Ashworth Hospital

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Ashworth Hospital
Mersey Care NHS Foundation Trust
Entrance to Ashworth Hospital off School Lane - - 2154969.jpg
Entrance to Ashworth Hospital off School Lane
Ashworth Hospital is located in Merseyside
Ashworth Hospital
Location in Merseyside
LocationMaghull, Merseyside, England
Coordinates53°31′13″N 2°54′39″W / 53.52019°N 2.91094°W / 53.52019; -2.91094Coordinates: 53°31′13″N 2°54′39″W / 53.52019°N 2.91094°W / 53.52019; -2.91094
Care systemNHS
Hospital typePsychiatric
Emergency departmentNo
ListsHospitals in England

Ashworth Hospital is a high-security psychiatric hospital at Maghull in Merseyside, England. It operates on behalf of Mersey Care NHS Foundation Trust, catering to patients with psychiatric health needs that require treatment in conditions of high security.

Ashworth is one of only three high security psychiatric hospitals in England, alongside Broadmoor Hospital in Berkshire and Rampton Secure Hospital in Nottinghamshire.


The hospital has its origins in Moss Side House, a children's home established on the site in 1878.[1] It served as a Red Cross hospital during the First World War.[1] Park Lane Hospital opened as a Broadmoor overspill unit on the site in 1974.[1] Moss Side Hospital and Park Lane Hospital merged to form Ashworth Hospital in 1989.[1] The name "Ashworth Hospital" was chosen by a ballot among patients and staff.[2]

Following the death of a patient in 1988 and a series of other serious allegations, a Committee of Inquiry into Complaints about Ashworth Hospital, Merseyside, headed by Sir Louis Blom-Cooper, was set up; it published its findings in 1992. Blom-Cooper was highly critical of the regime, which was felt to be more custodial than therapeutic. Seven staff and two managers were relieved of their duties.[3]

In 1997 a patient absconded from a day rehabilitation trip in protest against his treatment and the management of the Personality Disorder Unit. The Fallon inquiry, set up under the leadership of Peter Fallon QC, was established to investigate the allegations and reported in 1999.[4] As a result of the Fallon Inquiry, a review into security was undertaken by Sir Richard Tilt, who recommended in May 2000, that security be upgraded to that of a Category B prison.[5]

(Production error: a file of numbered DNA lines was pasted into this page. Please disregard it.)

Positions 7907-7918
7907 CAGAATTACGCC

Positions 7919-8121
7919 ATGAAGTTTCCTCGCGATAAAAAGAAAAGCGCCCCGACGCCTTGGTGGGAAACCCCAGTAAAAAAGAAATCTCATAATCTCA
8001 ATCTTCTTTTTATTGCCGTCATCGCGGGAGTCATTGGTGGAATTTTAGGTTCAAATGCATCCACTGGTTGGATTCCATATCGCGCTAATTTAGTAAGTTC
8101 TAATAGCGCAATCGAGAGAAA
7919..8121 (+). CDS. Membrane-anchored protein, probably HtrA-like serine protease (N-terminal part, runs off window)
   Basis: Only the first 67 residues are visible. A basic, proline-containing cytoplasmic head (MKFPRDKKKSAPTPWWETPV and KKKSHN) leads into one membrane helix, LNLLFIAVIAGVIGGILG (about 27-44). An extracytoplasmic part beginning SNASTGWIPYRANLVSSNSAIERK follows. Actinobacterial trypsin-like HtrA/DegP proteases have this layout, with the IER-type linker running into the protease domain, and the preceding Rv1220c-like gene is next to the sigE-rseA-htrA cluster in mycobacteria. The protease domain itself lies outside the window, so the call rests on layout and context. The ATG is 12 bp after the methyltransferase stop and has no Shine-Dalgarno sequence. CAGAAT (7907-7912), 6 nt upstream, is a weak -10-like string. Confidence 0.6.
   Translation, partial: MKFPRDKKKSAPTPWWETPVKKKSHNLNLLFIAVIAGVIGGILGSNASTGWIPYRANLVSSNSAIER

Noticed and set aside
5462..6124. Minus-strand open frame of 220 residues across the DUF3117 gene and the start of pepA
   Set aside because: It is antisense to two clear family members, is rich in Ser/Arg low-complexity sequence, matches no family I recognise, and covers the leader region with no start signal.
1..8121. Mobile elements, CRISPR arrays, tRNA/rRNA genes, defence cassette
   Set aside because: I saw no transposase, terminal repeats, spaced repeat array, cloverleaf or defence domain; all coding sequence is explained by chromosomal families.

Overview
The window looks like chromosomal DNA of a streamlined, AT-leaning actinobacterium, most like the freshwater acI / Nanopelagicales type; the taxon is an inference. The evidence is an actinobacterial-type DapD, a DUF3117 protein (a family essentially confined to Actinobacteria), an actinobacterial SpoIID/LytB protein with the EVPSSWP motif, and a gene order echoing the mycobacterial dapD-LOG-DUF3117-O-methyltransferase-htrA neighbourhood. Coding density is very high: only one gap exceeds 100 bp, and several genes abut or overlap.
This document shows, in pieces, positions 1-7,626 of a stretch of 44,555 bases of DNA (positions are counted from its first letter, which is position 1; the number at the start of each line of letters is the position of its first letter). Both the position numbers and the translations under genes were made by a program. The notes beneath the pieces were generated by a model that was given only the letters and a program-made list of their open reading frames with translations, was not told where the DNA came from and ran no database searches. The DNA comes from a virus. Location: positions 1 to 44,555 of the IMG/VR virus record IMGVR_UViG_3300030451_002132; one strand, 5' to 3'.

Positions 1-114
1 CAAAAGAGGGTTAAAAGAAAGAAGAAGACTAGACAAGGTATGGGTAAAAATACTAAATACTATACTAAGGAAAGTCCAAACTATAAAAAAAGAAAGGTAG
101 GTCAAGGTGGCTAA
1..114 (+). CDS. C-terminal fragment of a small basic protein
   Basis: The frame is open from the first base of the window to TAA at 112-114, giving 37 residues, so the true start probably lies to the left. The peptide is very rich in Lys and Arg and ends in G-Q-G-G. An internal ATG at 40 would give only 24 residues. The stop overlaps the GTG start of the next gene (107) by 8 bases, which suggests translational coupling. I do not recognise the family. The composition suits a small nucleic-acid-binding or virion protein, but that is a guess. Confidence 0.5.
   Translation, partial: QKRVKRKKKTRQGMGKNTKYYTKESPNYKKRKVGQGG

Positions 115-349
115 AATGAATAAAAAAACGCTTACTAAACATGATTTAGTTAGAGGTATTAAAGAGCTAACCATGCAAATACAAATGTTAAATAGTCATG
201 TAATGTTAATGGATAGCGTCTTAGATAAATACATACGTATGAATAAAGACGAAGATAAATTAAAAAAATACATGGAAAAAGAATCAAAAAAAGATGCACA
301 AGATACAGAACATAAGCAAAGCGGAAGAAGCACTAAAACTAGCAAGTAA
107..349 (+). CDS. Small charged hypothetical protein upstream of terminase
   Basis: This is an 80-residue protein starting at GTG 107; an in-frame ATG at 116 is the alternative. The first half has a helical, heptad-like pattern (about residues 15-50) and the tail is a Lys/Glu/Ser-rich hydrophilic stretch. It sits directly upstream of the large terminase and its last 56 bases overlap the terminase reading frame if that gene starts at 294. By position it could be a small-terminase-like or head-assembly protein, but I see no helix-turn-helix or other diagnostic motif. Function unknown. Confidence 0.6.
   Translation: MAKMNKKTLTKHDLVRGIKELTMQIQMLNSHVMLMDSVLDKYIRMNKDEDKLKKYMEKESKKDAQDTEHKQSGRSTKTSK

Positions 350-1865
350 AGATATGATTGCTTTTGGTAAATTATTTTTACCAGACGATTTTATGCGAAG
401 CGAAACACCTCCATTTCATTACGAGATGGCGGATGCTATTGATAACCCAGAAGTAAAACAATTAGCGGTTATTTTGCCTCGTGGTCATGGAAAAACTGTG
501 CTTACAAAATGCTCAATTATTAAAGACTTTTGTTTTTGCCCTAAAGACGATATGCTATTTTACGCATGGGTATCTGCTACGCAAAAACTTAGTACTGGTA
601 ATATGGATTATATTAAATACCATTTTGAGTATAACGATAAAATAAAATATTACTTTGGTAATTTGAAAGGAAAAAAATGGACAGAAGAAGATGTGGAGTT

Ashworth is one of the three high-security psychiatric hospitals in England and Wales, alongside Rampton and Broadmoor, that exist to work with people who require treatment due to their "dangerous, violent or criminal propensities", with the majority experiencing psychotic conditions such as schizophrenia,[6] comorbid or other personality disorders.[7] Ashworth currently has 14 wards.[8] A wide variety of pharmacological, rehabilitative and psychological treatments are available.[9] Rehabilitative and creative activity is supported with patients frequently entering work for the Koestler awards winning 27 prizes in 2011.[10] In collaboration with The Reader Organisation[11] reading groups have been set up in which staff and patients read literature together, promoting confidence and developing communication and other skills.[12][13]

Patients of note[edit]

  • Ian Brady, one of the "Moors Murderers", who was at Ashworth for more than 30 years after being transferred from a mainstream prison in November 1985. Brady remained there until his death in May 2017; he had been in custody for more than 50 years.[14]
  • Dale Cregan, convicted of murdering four people (including two female police officers) in Greater Manchester during 2012, he was transferred from a mainstream prison shortly after his conviction in 2013.[15]